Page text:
This model of a hybrid totalitarian state and semi-mobilized society appears to be entirely acceptable to the average Russian. Certainly it’s possible to adapt to this model, including economically: a gradual decline in people’s living standards has been the norm ever since the economy started stagnating back in 2014.
Saudi Arabia’s cooperation with China on technological and scientific innovation is on the rise—and it is Saudi priorities that are steering the relationship.
As the 2024 election cycle kicks into high gear, a new Carnegie survey examines how important foreign policy topics are to African American voters.
Behind Closed Doors: Corruption in Democracies is a three-part podcast series exploring the fallout of corruption scandals on democracies around the world.
Podcast host Alex Gabuev is joined by Sophia Besch, a fellow at the Carnegie Europe Program, and Eric Ciaramella, a senior fellow at the Carnegie Russia and Eurasia Program, to discuss the outcomes of the NATO summit in Vilnius.
The public lacks sufficient visibility to know who might be responsible for the benefits and risks that generative AI will bring. The first step to understanding these models should be gathering basic information through a simple process of registration.
Beijing is leading the way in AI regulation, releasing groundbreaking new strategies to govern algorithms, chatbots, and more. Global partners need a better understanding of what, exactly, this regulation entails, what it says about China’s AI priorities, and what lessons other AI regulators can learn.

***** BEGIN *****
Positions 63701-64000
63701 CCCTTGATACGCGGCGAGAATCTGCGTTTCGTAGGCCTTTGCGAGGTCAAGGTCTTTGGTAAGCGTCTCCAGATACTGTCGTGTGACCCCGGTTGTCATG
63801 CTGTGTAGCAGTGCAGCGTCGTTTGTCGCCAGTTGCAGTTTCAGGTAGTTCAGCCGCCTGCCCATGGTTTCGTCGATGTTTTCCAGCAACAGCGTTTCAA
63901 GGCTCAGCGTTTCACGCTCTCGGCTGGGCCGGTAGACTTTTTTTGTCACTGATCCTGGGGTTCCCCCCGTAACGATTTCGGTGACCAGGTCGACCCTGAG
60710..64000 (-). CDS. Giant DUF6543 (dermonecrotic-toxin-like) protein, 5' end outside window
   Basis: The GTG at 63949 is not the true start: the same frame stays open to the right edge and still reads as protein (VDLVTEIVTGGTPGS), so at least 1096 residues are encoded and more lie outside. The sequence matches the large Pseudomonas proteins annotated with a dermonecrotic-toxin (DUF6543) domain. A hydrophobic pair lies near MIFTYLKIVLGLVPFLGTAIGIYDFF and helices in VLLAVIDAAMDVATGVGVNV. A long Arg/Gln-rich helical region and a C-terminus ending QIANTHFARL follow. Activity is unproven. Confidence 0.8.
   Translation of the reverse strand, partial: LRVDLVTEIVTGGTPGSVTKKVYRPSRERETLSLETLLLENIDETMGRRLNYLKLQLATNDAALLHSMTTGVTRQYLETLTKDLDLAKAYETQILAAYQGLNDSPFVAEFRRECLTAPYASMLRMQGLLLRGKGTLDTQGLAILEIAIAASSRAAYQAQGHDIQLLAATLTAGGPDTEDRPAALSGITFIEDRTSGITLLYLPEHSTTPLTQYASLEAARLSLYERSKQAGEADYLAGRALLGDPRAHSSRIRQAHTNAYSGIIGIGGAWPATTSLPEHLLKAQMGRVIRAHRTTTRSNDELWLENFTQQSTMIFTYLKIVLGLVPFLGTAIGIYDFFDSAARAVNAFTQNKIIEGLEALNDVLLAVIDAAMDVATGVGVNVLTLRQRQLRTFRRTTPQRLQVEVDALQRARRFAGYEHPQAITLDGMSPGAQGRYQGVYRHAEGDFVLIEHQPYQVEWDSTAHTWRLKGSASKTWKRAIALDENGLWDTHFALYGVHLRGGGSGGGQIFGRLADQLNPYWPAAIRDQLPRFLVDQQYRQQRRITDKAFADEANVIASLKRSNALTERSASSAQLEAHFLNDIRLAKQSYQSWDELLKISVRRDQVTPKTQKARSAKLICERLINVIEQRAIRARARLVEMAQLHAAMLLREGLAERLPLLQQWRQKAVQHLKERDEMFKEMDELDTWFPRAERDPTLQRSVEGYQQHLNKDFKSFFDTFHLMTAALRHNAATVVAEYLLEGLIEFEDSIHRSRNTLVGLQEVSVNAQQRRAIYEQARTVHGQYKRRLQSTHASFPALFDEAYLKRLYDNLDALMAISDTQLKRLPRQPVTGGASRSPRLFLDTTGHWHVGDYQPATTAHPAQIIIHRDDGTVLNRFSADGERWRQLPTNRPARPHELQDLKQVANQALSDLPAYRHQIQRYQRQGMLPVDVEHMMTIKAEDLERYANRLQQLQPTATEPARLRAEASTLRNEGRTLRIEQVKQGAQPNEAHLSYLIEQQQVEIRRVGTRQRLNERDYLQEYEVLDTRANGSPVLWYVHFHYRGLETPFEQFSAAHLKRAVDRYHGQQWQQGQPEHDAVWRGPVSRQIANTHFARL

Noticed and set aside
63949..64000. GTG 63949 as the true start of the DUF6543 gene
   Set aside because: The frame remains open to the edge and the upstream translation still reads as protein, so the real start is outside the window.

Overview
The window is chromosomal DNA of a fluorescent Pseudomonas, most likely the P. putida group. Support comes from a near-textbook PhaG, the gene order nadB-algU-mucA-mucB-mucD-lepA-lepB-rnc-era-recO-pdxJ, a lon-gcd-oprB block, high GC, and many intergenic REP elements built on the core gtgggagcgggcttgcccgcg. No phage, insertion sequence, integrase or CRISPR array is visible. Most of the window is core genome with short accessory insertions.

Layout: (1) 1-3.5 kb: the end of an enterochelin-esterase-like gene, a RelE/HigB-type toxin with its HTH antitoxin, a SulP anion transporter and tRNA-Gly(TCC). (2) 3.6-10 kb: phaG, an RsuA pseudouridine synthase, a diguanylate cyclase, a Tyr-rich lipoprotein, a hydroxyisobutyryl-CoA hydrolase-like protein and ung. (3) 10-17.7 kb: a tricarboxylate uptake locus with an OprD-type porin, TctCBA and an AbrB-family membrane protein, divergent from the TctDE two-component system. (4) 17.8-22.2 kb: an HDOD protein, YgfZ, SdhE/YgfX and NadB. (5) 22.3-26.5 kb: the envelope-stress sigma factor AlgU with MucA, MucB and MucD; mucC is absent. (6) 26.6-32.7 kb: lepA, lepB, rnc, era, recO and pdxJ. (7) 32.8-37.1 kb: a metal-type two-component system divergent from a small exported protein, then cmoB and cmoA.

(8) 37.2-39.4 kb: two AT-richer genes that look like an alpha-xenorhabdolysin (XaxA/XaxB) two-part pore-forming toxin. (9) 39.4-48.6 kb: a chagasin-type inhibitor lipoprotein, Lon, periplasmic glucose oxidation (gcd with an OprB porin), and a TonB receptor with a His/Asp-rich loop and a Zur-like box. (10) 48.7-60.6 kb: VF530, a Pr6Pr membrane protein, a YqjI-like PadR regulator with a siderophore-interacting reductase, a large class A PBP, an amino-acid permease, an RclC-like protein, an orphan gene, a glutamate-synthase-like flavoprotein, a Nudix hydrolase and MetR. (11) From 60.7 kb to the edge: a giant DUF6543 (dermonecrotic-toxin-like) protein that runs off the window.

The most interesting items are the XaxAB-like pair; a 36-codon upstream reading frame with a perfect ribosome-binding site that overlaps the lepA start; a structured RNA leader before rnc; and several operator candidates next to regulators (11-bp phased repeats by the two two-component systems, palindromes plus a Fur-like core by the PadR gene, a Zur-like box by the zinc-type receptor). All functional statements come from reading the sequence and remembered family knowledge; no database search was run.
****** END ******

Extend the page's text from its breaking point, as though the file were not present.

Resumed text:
Climate change in the Middle East will amplify preexisting vulnerabilities stemming from conflict, displacement, marginalization, and corruption, while also creating new risks. Governments in the region will need to adopt more inclusive reforms as part of their climate adaptation strategies.
The Indian Ocean region’s importance to global trade, geopolitical competition, and maritime security is growing. Understanding its key players, regional organizations, and challenges is critical to crafting policy toward the region.
In a complex, changing, and increasingly contested world, the Carnegie Endowment generates strategic ideas and independent analysis, supports diplomacy, and trains the next generation of international scholar-practitioners to help countries and institutions take on the most difficult global problems and safeguard peace.
Our network of more than 150 thinkers and doers from diverse disciplines and perspectives is spread across more than twenty countries around the globe.
Our global network of scholars provides decisionmakers with actionable recommendations for addressing the world’s biggest challenges. Find some of the latest policy ideas below.
The United States and India’s Initiative on Critical and Emerging Technologies (iCET) offers a basis for collaboration on critical and emerging technologies. Thus far, the framework has helped to deepen technological and strategic ties between the United States and India. Konark Bhandari, Arun Singh, and Rudra Chaudhuri argue that leaders must broaden the iCET’s horizons to establish truly sustainable cooperation.
Climate change poses a serious challenge to the United States’ nuclear capabilities. Environmental changes and crises may seriously affect how the United States conducts its nuclear deterrence mission. Jamie Kwong explains these risks and recommends how the United States can better prepare.
Although the timeline for Ukraine’s accession to NATO remains unclear, the country’s security and sovereignty cannot hang in the balance. Eric Ciaramella proposes an interim vision for Ukraine’s long-term security that would involve codified commitments from the West to train and equip the Ukrainian armed forces, share intelligence, rebuild the country’s defense industrial base, and move Ukraine gradually toward European Union membership.